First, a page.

Dave Allen – the man with the history of popular music in Portsmouth oozing out of every pore – was the first to get in touch with memories of Clarence Pier.
The Southsea landmark has just celebrated its 150th anniversary and Dave responded to my request for your memories despite having played his last gig there more than 30 years ago.
The first of his images shows the pier’s long-gone ballroom, the venue for many gigs above the water.
Then comes Dave’s ticket for his first gig on the pier. The support were Southampton’s Soul Agents and an obscure singer called Rod Stewart.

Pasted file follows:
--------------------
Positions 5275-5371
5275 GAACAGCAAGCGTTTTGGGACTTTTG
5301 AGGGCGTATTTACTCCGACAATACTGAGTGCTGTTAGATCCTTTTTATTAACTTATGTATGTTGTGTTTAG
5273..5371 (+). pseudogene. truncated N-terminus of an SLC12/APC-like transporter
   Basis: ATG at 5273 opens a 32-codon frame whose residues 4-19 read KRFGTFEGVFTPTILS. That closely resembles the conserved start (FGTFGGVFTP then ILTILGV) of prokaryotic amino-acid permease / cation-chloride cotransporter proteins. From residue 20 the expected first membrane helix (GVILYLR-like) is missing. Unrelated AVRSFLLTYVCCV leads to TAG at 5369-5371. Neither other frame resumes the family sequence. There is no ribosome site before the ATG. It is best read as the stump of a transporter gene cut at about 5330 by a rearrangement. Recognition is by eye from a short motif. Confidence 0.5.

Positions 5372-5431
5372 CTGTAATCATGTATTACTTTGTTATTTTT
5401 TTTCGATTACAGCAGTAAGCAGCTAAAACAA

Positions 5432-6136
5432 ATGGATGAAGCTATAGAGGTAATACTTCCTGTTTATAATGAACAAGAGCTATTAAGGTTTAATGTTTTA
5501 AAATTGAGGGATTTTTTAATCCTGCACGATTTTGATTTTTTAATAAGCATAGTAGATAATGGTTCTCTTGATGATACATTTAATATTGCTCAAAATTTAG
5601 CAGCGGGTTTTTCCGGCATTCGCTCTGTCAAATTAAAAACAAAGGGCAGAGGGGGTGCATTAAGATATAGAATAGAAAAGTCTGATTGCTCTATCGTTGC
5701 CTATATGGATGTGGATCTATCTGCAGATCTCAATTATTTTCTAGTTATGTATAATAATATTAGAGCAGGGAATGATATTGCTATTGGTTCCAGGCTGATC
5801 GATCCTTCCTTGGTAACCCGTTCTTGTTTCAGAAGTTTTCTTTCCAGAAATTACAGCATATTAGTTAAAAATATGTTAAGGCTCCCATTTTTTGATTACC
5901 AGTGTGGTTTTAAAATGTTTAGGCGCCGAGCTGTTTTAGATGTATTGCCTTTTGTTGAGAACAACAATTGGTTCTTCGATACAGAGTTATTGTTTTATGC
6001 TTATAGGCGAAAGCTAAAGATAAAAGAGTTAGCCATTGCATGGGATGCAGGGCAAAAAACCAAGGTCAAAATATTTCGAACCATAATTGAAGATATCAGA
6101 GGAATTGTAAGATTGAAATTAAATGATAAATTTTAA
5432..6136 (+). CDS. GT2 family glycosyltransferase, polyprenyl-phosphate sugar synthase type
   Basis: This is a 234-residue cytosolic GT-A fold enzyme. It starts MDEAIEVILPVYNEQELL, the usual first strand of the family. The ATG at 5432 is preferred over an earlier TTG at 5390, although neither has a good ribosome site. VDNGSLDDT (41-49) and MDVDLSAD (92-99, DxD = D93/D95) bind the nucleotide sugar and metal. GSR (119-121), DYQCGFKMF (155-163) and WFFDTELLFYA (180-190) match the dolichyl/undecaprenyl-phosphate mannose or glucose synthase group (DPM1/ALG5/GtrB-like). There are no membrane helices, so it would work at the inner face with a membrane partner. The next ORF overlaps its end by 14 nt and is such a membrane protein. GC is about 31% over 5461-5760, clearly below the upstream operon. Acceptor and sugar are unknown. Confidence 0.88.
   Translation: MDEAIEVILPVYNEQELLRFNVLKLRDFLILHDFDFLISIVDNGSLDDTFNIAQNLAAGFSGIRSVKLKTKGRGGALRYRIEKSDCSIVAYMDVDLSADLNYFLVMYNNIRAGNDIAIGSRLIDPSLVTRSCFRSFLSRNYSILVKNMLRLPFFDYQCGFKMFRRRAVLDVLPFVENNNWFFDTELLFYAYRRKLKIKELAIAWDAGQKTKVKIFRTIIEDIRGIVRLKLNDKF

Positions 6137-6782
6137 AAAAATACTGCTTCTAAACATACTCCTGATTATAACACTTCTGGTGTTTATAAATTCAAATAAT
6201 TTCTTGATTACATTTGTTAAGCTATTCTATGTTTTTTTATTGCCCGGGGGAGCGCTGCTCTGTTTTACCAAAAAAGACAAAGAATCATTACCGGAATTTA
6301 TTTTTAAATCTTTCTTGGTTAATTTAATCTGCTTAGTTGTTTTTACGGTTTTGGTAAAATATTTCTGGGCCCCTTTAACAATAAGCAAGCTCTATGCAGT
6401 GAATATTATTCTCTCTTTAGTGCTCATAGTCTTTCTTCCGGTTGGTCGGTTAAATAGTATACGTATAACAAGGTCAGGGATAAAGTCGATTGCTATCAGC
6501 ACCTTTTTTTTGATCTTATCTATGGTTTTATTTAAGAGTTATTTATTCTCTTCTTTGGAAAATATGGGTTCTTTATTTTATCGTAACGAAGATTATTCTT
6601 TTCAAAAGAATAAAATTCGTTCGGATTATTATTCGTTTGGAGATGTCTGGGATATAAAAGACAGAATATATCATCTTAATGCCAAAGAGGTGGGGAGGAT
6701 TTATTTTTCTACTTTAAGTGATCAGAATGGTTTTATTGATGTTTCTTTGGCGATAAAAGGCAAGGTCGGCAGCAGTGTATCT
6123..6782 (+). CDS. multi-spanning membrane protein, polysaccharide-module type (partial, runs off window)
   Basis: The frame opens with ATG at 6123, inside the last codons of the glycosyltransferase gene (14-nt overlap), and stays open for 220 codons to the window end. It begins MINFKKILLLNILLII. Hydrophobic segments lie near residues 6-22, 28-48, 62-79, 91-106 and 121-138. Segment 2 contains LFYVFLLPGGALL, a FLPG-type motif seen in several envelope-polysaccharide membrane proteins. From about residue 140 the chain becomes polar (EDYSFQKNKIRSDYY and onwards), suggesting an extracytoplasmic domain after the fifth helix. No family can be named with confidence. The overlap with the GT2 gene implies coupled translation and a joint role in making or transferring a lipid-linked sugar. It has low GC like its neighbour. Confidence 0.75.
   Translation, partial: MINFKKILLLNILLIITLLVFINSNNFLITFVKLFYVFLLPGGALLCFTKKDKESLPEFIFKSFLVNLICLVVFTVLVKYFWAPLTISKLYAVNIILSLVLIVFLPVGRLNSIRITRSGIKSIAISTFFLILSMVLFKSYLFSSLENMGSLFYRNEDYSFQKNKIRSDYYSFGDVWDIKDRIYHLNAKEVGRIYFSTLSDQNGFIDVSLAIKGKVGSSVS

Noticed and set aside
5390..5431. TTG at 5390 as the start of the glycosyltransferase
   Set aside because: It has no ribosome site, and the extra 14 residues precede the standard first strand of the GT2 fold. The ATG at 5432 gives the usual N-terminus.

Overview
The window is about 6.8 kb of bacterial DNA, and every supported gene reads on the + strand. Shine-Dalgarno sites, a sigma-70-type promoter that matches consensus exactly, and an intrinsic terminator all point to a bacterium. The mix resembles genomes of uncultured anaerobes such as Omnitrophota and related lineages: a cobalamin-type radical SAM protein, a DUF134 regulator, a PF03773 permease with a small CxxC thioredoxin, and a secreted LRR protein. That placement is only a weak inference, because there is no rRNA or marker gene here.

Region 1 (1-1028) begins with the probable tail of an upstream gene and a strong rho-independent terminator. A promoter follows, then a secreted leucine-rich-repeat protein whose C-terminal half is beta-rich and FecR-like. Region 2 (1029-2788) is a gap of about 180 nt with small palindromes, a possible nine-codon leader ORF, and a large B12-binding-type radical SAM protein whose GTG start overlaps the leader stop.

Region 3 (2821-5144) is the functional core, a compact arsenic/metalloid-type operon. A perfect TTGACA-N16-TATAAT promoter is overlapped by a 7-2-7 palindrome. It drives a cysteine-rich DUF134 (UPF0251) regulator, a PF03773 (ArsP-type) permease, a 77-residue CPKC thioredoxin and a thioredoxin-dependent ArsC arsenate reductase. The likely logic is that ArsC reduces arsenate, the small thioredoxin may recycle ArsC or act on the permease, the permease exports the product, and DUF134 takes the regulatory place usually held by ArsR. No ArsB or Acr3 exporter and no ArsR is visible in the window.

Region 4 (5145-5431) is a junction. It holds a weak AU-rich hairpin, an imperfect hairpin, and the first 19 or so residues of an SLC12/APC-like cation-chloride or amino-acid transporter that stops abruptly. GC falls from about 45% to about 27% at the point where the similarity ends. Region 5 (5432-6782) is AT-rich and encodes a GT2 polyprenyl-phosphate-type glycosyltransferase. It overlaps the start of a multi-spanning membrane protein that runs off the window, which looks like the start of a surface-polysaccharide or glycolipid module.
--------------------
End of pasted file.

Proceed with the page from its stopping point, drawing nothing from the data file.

Topping the bill were local favourites, the London R&B band The Downliners Sect. And all for five bob.
Dave added: ‘Despite the ticket billing, Mike Devon did not play that gig with the Diplomats as he’d left by then, but was the singer down there on Saturday nights in the 1960s with the resident band led by drummer Arthur (‘Art’) Ward.’
Dave has also sent pictures of them with blind pianist Bill Cole, a key figure in the Portsmouth area for decades. The singer here is Mick Reeve who still lives locally, said Dave.
His final image is a poster for a student gig in March 1965 – the same month as Rod Stewart’s appearance – with blues singer Jesse Fuller famous for the song San Francisco Bay Blues.
In the late 1970s, Dave remembers a series of punk gigs on the pier featuring bands such as Sham 69 and Wayne County.